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Fossil of giant scorpion that lived 400 million years ago discovered in China

Named Terropterus xiushanensis, it belonged to an extinct arthropod group called Eurypterids.

By: Science Desk | Kochi |
October 28, 2021 12:32:01 pm
scorpion fossilReconstruction of Terropterus xiushanensis gen. et sp. nov. (YANG Dinghua)

Are you scared of the tiny five-inch scorpion? To further trigger your arachnophobia, meet the one-meter-long scorpion that ruled the South China sea about 400 million years ago.

Named Terropterus xiushanensis, it belonged to an extinct arthropod group called Eurypterids.

This group first appeared during the Ordovician age or 480 million years ago and reached its peak of diversity in the Silurian period (430 million years ago). The group went completely extinct by the end of the Permian era or about 280 million years ago.

Also read: Fossils reveal scorpion-like predator which ruled the seas 460 million years ago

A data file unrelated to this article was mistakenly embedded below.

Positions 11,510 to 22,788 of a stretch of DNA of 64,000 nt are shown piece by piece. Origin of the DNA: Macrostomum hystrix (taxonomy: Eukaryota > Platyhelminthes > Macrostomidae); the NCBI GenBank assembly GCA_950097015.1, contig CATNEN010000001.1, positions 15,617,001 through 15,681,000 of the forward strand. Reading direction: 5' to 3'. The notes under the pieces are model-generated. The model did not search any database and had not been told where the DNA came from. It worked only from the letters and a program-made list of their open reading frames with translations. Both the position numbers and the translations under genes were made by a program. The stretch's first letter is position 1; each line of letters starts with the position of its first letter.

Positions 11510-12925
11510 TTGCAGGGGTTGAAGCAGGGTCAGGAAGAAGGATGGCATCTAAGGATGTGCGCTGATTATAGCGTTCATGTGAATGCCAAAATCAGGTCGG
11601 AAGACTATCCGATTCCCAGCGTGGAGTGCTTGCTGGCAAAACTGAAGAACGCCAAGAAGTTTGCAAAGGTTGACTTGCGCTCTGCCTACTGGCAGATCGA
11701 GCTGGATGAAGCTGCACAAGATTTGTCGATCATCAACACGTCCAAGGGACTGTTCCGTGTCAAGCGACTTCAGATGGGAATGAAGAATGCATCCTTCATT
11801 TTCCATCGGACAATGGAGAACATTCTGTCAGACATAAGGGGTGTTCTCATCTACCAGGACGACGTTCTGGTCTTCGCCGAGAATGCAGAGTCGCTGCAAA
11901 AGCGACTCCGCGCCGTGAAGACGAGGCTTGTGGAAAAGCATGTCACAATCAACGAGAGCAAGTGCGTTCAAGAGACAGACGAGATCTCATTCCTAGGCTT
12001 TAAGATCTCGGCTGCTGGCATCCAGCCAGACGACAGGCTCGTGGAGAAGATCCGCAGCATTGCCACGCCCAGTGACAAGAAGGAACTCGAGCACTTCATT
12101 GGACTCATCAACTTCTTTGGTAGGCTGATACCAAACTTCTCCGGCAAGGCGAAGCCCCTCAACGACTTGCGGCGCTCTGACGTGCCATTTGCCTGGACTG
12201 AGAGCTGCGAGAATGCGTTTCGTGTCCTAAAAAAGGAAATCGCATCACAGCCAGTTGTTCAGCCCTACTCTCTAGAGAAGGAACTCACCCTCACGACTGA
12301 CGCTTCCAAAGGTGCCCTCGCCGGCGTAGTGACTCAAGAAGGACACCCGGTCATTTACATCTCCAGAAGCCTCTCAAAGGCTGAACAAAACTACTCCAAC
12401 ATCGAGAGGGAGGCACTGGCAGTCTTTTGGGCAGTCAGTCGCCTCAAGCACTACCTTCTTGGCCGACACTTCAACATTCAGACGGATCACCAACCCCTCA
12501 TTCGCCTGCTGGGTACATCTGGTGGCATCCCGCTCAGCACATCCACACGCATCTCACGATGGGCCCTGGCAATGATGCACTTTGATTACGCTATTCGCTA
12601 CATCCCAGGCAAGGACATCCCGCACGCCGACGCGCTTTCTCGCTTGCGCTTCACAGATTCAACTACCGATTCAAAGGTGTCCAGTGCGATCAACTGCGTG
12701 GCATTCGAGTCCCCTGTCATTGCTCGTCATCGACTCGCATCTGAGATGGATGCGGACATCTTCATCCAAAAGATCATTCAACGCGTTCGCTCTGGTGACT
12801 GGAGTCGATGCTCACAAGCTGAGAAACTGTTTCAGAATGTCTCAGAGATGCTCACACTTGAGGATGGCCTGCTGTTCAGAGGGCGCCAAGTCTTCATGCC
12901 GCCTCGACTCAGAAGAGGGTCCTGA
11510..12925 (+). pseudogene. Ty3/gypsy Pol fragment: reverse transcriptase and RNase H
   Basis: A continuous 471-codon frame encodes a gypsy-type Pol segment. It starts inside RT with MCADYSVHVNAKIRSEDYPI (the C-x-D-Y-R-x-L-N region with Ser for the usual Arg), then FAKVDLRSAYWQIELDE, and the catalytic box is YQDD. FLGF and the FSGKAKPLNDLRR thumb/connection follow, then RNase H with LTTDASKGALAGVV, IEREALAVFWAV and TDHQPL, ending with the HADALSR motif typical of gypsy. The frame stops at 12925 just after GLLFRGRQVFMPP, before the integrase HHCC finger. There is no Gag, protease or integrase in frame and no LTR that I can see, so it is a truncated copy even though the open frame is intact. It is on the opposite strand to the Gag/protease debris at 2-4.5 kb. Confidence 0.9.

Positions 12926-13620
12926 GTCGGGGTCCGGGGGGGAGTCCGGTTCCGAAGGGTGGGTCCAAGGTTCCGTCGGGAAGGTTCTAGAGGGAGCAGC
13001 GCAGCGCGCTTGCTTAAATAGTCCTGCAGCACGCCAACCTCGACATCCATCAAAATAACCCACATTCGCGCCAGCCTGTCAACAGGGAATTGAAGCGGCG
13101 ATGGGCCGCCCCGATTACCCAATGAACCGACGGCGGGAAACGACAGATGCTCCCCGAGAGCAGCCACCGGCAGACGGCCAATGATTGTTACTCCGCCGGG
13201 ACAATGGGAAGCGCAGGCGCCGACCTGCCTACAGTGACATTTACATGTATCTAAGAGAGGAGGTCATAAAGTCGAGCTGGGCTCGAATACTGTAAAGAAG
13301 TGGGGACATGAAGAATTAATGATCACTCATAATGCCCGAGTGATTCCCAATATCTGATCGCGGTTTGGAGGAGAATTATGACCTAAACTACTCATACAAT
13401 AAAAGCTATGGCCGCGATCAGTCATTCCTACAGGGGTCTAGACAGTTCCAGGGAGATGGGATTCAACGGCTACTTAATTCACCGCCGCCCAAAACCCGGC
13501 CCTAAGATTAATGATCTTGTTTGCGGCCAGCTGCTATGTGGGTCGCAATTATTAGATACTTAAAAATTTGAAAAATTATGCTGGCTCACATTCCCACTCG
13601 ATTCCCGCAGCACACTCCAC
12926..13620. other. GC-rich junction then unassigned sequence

The fossil was described from the Fentou Formation from Wuhan, Hubei, South China. The new species was seen to have special basket-like appendages for capturing its prey and so was placed under a group of eurypterids called mixopterids.

scorpion fossil a), c), d), e) and f) appendages of the scorpion; b) reconstruction drawing, dorsal and ventral views; g) genital operculum and the genital appendage

“Our knowledge of mixopterids is limited to only four species in two genera, which were all based on a few fossil specimens from the Silurian Laurussia 80 years ago,” said lead author Han Wang in a release. She is from the Nanjing Institute of Geology and Palaeontology and Center for Excellence in Life and Paleoenvironment, Chinese Academy of Sciences.

The other four species of mixopterids were previously reported from Norway, New York, Estonia, and Scotland. This is the first record mixopterids from Gondwana. “Future work, especially in Asia, may reveal a more cosmopolitan distribution of mixopterids and perhaps other groups of eurypterids,” adds the paper recently published in Science Bulletin.

The new species had an enlarged limb and was characterised by a unique arrangement of spines. The team adds that this large arthropod may have played an important role as one of the top predators. By studying the difference in morphology, they hope to unravel the complex evolutionary history and relationship of this group.

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